More useful than server log data and easier to read, at least in concept, web tags have been particularly useful as sites continue to build features and functions into their online presences. Web tags can be easily integrated into a wide range of marketing tasks, from behavioral targeting and web analytics to ad serving, affiliate marketing, and search marketing. Just about any measurement that can give marketers a view of the performance of their interactive marketing efforts may be founded on a web tag. In particular, using tags to attribute sales and other conversions to specific channels has allowed web marketers to optimize their online spending, directing dollars into the channels producing the most impact.
"Tags were created as a fix to a problem 13-14 years ago," says Paul Cook, CEO of TagMan, a tag management solution provider. "Companies wanted to find ways to share data with third-party organizations that could then report whether their marketing was working. Since the only real online marketing was done through banner ads, you only had to put one tag on one conversion page, and life was simple." Nowadays, online ads can appear on networks, in search, in social media or in email.
But multiplying web tags also mean a growing number of problems associated with that increase: impaired visibility, the risk of errors and waste based on faulty or old tags, and slow-loading web sites weighed down with tags that no longer serve a useful purpose.
Enter tag management solutions, platforms that let marketers create, manage, monitor and take down web tags without calling on resources of the IT department. That's what TUI Travel Plc is using the TagMan platform for on all the sites run by its Specialist Holidays Group (SHG). U.K.-based TUI operates in more than 180 countries and 27 key source markets, and its Specialist Group offers ski, destination and luxury holidays under a number of brands, including Crystal, Hayes & Jarvis and Citalia.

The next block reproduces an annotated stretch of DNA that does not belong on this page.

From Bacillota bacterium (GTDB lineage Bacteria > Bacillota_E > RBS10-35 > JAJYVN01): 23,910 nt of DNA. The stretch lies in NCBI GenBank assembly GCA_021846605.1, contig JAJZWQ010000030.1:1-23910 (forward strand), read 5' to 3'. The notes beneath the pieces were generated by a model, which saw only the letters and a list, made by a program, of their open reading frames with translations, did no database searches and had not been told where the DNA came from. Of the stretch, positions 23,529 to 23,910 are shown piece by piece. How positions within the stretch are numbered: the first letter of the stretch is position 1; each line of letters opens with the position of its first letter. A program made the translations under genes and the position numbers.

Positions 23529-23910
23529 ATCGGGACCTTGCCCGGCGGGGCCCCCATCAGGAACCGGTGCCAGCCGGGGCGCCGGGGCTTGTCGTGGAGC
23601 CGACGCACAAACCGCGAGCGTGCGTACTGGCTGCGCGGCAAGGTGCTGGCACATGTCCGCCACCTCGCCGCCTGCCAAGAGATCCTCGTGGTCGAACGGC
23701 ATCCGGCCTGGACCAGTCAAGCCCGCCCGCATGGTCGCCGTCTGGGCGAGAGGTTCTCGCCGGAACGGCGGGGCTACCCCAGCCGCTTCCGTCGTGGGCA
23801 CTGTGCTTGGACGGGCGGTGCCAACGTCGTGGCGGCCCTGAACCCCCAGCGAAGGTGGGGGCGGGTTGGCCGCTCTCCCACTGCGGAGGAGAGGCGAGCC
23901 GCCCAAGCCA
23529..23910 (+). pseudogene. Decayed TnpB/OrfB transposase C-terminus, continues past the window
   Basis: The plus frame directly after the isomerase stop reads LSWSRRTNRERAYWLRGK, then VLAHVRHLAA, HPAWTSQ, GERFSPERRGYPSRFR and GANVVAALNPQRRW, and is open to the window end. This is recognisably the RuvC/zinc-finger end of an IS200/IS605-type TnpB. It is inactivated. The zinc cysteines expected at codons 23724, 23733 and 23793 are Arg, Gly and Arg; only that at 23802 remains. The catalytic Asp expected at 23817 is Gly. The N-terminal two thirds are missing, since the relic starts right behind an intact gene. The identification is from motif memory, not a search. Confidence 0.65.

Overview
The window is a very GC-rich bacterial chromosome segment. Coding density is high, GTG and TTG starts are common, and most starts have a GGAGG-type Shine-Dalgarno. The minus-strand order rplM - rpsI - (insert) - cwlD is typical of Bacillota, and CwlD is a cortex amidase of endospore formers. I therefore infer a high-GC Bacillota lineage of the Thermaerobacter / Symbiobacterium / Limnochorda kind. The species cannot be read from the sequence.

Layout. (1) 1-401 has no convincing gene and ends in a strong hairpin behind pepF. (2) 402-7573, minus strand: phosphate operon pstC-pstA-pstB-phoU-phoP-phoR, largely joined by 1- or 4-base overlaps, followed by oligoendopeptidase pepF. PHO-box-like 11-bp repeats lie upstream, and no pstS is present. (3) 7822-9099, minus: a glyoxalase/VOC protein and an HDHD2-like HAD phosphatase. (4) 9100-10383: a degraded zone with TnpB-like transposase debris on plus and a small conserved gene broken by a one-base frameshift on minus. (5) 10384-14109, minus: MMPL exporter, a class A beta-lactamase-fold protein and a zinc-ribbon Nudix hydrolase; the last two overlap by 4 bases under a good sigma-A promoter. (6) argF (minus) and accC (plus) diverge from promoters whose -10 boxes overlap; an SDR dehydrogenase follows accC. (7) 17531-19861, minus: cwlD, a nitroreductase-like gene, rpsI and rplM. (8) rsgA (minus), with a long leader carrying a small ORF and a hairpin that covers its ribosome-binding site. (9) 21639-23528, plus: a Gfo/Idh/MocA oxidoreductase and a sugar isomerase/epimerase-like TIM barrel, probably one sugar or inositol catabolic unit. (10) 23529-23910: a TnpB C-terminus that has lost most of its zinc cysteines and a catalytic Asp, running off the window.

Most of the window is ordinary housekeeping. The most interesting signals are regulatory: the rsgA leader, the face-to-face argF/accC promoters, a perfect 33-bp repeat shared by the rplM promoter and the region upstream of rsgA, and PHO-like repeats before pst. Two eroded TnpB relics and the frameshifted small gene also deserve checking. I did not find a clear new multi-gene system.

Specialist had been deploying and managing tags for those sites and others on both site-specific and channel specific bases—different management for campaigns in display, paid and organic search, affiliate marketing, retargeting, social media and email. In January 2011, SHG contracted with TagMan to manage the tags on its web sites.
"I'd love to say that we were looking for the most amazing tech solution to marry up a single view of how customers travel through our sites," says Tess Bedard, head of online marketing for SHG. "But our first driver was trying to reduce the overspend on our affiliate program." Most affiliate agreements pay for the last click that brings visitors to a site, but discounting duplicate ads on a site posed real budgeting problems for the firm. Even more, the inability to track conversions back from that last click—say, to an email or paid search ad that led to retarget a prospect—concealed a view of the true integrated performance of SHG's online marketing.
Working with SHG, TagMan placed its proprietary tags on all its brand sites, removing the existing third-party tags. The TagMan tags were then housed in the provider's independent tag management and reporting system, where they were able to report not only last-click conversions but also assisted conversions in which an ad channel played a role on the path to conversion. The unified reporting interface was also able to produce attributed conversions, awarding partial credit for all user events that took place on the way to a sale.
The results have been more than satisfactory, Bedard says. In the last year SHG has been able to reduce affiliate commission payments by 30% through better de-duping. Beyond that, the heightened visibility into channel impact has led the group to triple spending on paid search ads and to increase spending on search optimization by a factor of six, and to make improved SEO rankings for its web site a major internal goal.
One additional benefit from implementing a dedicated tag management platform has been that tags can now be created and torn down quickly and easily—important in a field such as travel, where offers come and go quickly.
"Our sites have at least two release dates per week," says Bedard. "For each, those offers have to be set up with tags, and it was very frustrating to have to wait for those dates. Now we can just change those tags whenever we want to, and correct them quickly if something is wrong. It's made us much more nimble, and more competitive."